“BLM deserves a huge thank you,” said Wahlin. “These conservation measures wouldn’t have been possible without the thoughtful leadership of BLM.”

Learn more about TRCP’s commitment to guaranteeing all Americans quality places to hunt and fish here.

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59 Pennsylvania Trout Streams That Deserve a Conservation Status Update

Anglers are campaigning to update the designations of some Pennsylvania waterways to reflect the exceptional status of their wild trout populations and water quality

Four times each year, the Pennsylvania Fish and Boat Commission proposes streams to be added to the Wild Trout and Class A lists. Right now, there are 59 Wild Trout streams that represent the best of our best waters. Those eligible for protection during this comment period include streams that are well-known to local anglers, such as Baptism Creek in Chester County and numerous trout-filled tributaries of Johnson Creek and the Lackawaxen River in Pike and Wayne counties.

Pennsylvania sportsmen and sportswomen have a chance to influence this process and seal the deal for our best trout streams—here’s why you should take action today.

The Economic Power of Trout Waters

With 86,000 miles of streams and about 4,000 inland lakes, Pennsylvania is home to some of the best publicly accessible fishing that the East Coast has to offer, including phenomenal trout and bass fishing. With opportunities like these, it’s no wonder that 1.2 million Pennsylvanians fished their local waterways in 2020, helping contribute to the state’s $58-billion outdoor recreation economy.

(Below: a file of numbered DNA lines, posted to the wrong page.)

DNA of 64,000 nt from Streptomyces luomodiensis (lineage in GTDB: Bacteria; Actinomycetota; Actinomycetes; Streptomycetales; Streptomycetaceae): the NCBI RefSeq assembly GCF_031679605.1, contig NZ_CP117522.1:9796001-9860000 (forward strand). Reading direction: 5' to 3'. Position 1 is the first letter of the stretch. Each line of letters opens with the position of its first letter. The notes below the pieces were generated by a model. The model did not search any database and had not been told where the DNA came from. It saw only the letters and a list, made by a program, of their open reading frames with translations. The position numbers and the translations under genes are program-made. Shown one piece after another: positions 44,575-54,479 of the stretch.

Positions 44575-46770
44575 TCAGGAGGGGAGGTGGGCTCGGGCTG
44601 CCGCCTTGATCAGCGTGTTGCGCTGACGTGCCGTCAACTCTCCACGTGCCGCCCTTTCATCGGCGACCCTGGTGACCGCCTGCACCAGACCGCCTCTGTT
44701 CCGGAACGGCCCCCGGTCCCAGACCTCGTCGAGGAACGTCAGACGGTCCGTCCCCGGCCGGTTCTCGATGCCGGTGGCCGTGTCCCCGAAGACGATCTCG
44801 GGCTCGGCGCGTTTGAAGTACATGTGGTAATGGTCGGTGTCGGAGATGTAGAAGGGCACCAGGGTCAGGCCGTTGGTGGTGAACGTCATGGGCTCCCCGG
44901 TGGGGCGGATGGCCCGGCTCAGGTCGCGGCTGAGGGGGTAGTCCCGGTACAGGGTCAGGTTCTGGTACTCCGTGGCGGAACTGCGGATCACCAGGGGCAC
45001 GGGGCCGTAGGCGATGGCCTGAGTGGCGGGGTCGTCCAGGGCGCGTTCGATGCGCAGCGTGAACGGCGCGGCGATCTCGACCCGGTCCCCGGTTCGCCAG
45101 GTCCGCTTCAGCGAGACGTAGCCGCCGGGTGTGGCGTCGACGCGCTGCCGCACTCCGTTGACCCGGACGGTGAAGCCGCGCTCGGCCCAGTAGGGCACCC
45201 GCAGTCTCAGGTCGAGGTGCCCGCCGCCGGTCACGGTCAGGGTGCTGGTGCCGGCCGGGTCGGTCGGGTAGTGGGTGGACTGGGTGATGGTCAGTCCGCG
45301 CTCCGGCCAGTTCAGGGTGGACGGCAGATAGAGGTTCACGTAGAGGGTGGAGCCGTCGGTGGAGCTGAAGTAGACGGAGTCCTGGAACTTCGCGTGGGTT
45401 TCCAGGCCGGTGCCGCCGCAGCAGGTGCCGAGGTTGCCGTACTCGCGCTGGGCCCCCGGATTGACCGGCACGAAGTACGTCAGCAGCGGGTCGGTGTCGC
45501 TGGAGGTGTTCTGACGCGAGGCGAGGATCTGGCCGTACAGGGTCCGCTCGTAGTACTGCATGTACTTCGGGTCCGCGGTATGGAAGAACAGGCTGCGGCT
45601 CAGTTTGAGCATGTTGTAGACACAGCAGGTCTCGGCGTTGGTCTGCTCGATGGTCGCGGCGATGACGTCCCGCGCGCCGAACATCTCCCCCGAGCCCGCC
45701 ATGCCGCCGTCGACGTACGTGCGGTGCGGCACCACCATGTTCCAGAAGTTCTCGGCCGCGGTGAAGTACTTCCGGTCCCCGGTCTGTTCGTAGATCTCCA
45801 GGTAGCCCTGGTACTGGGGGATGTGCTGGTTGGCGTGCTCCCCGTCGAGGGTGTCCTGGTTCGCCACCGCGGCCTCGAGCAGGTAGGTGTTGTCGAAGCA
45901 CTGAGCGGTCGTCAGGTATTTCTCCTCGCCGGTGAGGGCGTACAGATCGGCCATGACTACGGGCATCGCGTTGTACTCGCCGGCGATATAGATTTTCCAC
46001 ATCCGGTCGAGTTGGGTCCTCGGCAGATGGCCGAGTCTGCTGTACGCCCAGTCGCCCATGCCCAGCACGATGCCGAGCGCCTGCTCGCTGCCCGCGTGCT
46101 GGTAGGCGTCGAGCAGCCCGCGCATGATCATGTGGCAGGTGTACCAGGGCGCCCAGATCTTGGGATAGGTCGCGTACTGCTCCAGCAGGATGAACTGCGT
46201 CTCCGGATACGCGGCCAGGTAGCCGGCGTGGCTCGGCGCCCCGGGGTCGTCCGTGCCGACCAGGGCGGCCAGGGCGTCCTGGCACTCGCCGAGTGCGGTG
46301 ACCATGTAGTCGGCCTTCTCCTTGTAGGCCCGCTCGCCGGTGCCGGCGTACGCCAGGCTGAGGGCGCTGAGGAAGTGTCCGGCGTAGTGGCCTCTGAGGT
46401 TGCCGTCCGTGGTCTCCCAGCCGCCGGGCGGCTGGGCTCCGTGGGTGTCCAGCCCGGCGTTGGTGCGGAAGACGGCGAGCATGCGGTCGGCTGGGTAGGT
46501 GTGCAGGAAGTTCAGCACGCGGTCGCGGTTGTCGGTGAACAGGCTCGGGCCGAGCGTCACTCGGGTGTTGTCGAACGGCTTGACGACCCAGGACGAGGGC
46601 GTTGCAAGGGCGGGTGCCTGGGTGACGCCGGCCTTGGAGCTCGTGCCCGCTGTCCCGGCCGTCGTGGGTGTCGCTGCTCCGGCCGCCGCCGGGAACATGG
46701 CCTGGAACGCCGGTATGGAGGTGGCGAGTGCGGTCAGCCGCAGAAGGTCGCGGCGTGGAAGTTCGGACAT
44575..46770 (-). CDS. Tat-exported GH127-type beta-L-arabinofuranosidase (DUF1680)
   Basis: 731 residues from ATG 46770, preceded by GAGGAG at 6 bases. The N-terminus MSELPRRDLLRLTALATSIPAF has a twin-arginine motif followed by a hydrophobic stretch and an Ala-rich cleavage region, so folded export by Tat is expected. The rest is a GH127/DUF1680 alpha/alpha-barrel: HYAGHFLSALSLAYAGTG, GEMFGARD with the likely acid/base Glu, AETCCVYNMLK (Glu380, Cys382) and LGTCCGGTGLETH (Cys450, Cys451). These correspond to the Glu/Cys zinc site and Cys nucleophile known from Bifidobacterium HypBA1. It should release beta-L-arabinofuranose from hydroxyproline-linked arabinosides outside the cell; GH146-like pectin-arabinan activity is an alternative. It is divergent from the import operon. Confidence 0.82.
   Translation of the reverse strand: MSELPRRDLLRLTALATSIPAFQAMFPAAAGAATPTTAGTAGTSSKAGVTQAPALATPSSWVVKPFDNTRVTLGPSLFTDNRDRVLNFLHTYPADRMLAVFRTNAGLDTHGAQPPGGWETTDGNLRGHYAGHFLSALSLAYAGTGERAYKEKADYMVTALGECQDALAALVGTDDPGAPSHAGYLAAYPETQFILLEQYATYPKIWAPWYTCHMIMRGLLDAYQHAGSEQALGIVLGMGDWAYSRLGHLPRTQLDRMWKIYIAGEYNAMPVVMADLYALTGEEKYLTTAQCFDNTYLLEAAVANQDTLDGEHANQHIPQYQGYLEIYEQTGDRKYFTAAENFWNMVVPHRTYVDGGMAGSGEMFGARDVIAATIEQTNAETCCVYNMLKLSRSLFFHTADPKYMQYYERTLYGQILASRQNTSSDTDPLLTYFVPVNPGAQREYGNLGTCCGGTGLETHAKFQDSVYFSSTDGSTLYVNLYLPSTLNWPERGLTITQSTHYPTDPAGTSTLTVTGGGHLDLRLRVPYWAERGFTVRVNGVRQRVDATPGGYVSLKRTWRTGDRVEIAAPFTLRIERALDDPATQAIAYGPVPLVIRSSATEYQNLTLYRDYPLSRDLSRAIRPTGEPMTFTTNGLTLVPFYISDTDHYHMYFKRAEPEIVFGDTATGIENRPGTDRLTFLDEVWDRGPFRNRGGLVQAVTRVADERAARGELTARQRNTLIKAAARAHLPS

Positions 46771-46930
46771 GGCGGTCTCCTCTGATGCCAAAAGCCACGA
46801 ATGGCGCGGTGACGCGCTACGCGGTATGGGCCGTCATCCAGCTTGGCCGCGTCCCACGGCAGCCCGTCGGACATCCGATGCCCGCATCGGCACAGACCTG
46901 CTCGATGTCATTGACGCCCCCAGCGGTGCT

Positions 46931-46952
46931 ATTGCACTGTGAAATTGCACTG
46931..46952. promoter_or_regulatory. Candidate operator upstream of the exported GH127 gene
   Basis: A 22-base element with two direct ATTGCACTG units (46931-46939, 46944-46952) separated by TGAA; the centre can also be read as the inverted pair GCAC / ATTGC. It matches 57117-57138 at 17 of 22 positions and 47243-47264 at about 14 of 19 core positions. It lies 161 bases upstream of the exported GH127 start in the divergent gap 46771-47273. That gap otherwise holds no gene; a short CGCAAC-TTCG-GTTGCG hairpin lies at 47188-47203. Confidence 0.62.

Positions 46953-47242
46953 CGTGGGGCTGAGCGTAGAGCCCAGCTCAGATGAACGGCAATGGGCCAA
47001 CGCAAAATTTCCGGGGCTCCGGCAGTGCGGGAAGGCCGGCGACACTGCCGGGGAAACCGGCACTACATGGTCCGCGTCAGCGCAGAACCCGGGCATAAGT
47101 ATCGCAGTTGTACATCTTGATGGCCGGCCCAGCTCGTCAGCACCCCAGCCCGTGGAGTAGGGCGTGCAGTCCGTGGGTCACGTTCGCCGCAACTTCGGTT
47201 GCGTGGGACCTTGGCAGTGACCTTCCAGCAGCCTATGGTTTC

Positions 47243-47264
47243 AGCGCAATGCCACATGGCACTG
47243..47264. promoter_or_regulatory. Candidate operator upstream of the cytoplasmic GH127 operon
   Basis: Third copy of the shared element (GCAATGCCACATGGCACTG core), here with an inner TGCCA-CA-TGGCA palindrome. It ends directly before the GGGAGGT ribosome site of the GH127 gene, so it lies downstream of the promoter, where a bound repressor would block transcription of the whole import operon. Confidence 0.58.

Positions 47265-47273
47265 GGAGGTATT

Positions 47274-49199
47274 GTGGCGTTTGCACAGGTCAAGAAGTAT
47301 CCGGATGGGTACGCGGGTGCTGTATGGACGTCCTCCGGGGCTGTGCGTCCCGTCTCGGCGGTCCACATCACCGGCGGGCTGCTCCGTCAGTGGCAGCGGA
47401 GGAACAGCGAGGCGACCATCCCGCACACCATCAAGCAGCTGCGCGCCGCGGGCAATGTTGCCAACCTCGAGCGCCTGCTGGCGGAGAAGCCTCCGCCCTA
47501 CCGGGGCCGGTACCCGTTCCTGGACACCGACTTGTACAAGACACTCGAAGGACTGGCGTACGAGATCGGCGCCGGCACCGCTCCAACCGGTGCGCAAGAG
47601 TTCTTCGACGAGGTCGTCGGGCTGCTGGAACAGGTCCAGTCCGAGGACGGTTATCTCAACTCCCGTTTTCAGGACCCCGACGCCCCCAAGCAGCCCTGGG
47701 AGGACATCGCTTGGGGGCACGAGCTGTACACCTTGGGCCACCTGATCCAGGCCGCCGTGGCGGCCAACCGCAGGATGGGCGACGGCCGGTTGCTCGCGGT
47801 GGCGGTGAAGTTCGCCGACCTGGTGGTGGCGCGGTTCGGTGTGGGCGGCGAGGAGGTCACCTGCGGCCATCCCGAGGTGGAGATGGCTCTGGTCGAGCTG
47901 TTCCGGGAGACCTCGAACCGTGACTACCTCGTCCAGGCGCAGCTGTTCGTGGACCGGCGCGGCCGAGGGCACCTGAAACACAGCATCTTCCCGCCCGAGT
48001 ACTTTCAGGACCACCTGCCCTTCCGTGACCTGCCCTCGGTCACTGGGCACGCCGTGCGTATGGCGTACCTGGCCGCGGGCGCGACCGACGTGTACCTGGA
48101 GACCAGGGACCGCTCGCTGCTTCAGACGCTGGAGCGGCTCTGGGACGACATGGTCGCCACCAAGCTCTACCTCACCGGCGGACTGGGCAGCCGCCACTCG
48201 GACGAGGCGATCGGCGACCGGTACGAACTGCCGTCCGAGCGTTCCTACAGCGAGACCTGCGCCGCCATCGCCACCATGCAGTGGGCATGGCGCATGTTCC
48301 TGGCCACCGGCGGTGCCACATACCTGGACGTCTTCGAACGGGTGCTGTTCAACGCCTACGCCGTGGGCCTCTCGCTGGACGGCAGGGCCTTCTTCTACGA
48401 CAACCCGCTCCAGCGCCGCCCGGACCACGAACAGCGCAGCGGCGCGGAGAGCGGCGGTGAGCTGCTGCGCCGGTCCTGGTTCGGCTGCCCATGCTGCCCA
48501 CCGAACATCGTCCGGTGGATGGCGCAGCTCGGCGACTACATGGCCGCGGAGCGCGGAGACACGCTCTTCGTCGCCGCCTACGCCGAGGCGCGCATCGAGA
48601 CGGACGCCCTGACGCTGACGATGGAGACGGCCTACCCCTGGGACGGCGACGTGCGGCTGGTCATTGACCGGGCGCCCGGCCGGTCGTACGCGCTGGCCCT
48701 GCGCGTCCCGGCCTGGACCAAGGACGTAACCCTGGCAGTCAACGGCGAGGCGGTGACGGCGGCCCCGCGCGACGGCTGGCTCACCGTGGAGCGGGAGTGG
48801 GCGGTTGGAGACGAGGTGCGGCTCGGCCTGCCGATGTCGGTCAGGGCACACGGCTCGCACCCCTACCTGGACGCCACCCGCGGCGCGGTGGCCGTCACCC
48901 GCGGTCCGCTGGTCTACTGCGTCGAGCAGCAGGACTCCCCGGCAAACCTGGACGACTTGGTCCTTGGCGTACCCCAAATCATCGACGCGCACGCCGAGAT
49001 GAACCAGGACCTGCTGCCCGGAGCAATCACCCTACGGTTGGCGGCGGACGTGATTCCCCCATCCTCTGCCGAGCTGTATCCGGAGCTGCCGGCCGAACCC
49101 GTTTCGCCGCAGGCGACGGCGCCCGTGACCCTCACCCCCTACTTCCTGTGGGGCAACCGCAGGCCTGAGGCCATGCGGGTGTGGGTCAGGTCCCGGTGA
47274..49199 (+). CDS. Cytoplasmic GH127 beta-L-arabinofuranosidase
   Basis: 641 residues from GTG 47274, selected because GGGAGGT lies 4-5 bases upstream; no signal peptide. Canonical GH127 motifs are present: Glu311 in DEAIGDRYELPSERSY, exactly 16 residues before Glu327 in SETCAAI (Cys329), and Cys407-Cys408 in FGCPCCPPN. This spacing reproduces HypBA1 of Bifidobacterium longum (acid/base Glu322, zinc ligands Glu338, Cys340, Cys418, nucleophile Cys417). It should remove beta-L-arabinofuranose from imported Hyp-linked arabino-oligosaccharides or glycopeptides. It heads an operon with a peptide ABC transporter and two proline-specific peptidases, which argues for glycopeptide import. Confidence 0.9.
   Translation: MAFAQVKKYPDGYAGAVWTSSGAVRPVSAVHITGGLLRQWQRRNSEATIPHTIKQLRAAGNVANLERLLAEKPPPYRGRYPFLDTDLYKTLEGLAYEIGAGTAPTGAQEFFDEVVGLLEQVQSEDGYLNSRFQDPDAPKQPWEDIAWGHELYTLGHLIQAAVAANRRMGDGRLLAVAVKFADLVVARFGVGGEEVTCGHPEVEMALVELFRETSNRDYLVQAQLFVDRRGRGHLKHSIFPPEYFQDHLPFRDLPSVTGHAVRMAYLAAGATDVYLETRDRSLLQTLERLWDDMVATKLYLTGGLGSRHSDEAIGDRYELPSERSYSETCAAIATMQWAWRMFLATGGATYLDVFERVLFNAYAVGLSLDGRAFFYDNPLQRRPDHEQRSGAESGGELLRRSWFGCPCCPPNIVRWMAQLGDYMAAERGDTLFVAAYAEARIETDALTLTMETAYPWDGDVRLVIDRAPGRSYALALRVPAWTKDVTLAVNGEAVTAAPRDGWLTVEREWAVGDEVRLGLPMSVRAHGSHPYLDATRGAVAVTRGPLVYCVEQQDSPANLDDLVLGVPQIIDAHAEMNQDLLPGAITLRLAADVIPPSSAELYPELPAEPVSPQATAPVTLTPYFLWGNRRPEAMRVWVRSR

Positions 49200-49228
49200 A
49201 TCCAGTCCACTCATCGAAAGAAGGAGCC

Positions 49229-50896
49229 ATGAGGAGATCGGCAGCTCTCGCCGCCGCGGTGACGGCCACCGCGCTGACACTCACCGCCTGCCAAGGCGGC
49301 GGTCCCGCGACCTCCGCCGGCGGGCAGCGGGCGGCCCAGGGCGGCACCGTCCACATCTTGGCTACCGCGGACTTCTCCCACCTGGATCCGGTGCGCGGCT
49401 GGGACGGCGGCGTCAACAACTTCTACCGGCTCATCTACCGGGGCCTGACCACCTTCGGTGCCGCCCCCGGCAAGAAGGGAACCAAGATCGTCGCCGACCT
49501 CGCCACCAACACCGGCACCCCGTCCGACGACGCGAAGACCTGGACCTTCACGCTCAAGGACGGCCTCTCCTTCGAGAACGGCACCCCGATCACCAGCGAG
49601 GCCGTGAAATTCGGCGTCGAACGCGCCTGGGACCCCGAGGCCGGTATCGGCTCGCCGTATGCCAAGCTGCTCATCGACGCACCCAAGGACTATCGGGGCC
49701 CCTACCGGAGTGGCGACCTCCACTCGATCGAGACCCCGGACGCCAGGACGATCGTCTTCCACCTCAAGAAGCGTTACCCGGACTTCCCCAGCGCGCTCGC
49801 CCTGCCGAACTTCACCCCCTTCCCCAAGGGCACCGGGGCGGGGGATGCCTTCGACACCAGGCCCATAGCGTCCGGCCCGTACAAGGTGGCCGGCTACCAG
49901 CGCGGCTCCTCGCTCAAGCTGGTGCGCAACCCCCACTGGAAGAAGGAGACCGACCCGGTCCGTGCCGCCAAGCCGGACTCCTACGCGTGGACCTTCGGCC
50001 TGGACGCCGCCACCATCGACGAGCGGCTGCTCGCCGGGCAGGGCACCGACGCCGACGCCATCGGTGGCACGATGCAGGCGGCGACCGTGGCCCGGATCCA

Since 2010, the Pennsylvania Fish and Boat Commission has worked with sportsmen and local universities to distinguish our best waters through the Unassessed Waters Program. Based on the UWP’s evaluation, stream sections that meet a set of criteria are eligible for certain protections. For example, streams that have abundant populations of wild rainbow, brown, and brook trout can be eligible for Wild Trout Stream or Class A Stream designations. Protecting these streams ensures that the outdoor recreation industry continues to thrive and that future generations can enjoy the same (or better) fishing opportunities.

Tackle shops and fishing guides are among the businesses that make up an important part of the robust outdoor recreation industry in Pennsylvania. And giving special consideration to the best wild trout streams supports these small businesses. “When I worked in the local fly shop, the Class A list provided a great reference to point people in the right direction to find trout water,” says Matthew Marran, a flyfishing guide and former fly shop worker in the Delaware River Basin. “As a guide, I depend on Class A waters to put clients on wild trout with consistency and confidence. And I’m seeing more and more people ask when booking to fish exclusively for wild trout.”

Why Does a Designation Matter?

In these cases, what’s in a name really matters: Wild Trout and Class A streams qualify for additional protections from Pennsylvania’s Department of Environmental Protection, including the limitation of activities around these streams that would degrade water quality. The Wild Trout Stream title designates a water as a Coldwater Fishery and protects surrounding wetlands from development. Similarly, streams that qualify for the Class A designation get additional recognition as high-quality waters, which restricts in-stream discharges and guards against habitat degradation.